More on GMO and GE food and how to avoid it

Oh boy. It's a jungle in the grocery store. Far better to grow your food in your own back yard... Sorry. Better think again.

It seems the final paragraph in my past article on the definitions of GE and GMO may have left a few readers dazed and confused.

I did say I would post more information on my website but, well…life happens. So, perhaps for the best, I add more info here in this column.

I had stated, “…we should definitely be wary of the GMO (genetically modified organism) designation.”

This is because the Canadian Food and Inspection Agency (CFIA) has deemed this title to include those foods that have been genetically engineered, as well as those that have been bred in the traditional manner…which is really what GMO stands for.

It is therefore imperative you check the food items you buy if you want to keep GE foods off your plate.

But how can we know if a particular food is GE or not?

The CFIA certainly has not gone to bat for us in the labelling department. Companies are not legally required to declare whether their product contains a GMO ingredient or not.

Even the laws governing “organic” designation are a tad lax.

Legally, a company can put “organic” on their label as long as 95 per cent of the ingredients are non-GMO. That leaves a window for your favourite organic chocolate bar to contain some genetically modified sugar.

And highly likely, too, since 95 per cent of sugar beets, one main source of sugar, grown in the Untied States is GMO…according to 2010 statistics.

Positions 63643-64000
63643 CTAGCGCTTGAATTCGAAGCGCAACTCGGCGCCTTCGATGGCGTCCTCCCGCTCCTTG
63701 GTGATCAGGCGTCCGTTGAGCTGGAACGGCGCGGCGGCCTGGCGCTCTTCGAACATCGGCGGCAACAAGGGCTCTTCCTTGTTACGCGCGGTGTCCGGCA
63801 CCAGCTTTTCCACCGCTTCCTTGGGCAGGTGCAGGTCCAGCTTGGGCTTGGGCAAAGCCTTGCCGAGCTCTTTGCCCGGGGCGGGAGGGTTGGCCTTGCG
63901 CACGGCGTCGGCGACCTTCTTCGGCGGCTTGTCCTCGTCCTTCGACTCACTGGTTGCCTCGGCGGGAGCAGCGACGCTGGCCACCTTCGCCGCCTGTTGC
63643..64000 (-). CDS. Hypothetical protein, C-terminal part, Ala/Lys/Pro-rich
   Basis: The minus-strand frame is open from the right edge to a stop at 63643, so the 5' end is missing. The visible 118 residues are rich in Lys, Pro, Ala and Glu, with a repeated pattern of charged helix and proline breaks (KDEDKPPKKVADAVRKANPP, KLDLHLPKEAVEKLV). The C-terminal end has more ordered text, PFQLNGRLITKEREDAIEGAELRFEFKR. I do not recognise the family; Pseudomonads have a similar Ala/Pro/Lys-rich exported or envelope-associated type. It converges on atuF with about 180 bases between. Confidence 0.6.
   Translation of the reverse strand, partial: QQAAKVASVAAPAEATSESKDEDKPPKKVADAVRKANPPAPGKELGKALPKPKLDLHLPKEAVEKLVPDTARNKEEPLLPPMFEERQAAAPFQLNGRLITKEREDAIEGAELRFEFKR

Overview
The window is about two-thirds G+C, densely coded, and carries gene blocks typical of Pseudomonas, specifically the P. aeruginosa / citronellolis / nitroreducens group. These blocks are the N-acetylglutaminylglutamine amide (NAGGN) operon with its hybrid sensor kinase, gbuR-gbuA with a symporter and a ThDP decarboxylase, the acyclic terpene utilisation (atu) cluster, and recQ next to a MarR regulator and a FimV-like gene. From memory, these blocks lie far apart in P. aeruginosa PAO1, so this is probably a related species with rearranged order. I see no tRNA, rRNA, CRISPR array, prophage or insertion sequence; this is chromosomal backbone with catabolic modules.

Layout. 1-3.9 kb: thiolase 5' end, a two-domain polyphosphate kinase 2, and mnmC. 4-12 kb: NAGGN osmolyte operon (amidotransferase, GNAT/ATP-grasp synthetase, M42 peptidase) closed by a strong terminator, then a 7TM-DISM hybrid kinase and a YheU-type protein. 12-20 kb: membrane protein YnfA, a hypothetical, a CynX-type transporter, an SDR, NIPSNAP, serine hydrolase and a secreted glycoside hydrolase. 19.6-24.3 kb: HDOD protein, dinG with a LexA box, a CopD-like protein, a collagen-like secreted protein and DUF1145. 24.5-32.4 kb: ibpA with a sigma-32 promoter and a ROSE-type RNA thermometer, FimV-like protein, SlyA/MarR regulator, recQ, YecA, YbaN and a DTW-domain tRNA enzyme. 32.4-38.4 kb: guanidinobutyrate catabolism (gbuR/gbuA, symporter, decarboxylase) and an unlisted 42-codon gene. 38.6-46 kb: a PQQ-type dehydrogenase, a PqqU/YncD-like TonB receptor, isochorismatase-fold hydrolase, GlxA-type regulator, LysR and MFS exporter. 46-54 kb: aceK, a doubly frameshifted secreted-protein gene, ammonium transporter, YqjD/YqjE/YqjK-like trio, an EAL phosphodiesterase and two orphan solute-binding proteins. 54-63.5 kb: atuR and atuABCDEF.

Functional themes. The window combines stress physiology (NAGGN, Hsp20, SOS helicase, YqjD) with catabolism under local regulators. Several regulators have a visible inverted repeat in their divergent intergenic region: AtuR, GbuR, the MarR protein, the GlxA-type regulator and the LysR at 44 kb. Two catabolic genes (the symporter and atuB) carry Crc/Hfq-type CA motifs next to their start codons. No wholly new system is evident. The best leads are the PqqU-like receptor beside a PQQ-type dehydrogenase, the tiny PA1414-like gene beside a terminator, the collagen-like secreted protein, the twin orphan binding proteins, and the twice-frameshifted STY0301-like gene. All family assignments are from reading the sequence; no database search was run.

And just so you know…93 per cent of canola and over 85 per cent of the corn grown in the States are genetically modified. Canada is not without our fair share of these crops too, by the way.

So, again, how can we know what the heck we are buying?

When it comes to produce, the PLU sticker on your apples or avocados will give you a clue. If it is a four-digit number…it is a crop that has been grown using conventional agricultural methods, which may or may not have involved pesticides at some point.

If your squash boasts a sticker with a five-digit number and it starts with an 8, it is a genetically modified squash.

If your oranges also have a five-digit number but it starts with a 9, that means those oranges have been grown organically.

Most stores in our area use this PLU code system for their produce but this is not always the case. Yup…you guessed. In Canada, this system is voluntary. And, there are no federal regulations governing these stickers or even what constitutes a PLU sticker.

One piece of good news: if a sticker is used, you can rest assured the information number on it is accurate, according to Allison Jorgens, a professional home economist who worked in the food manufacturing industry as a food label specialist.

Oh boy. It’s a jungle in the grocery store. Far better to grow your food in your own back yard where you have control of what goes into your veggies and fruits.

Sorry. Better think again.

What about the seeds you have to buy?

With Monsanto owning as much as 80 per cent of the seed industry now, I have a hard time giving them my money. Especially since they keep a “war chest” with which they take small farmers to court.

It is definitely “buyer beware” out there.

And I promise, there will be more information about this subject on my website very soon!

Leslie Cox co-owns Growing Concern Cottage Garden in Black Creek. Her website is at www.duchessofdirt.ca and her column appears every second Friday in the Record.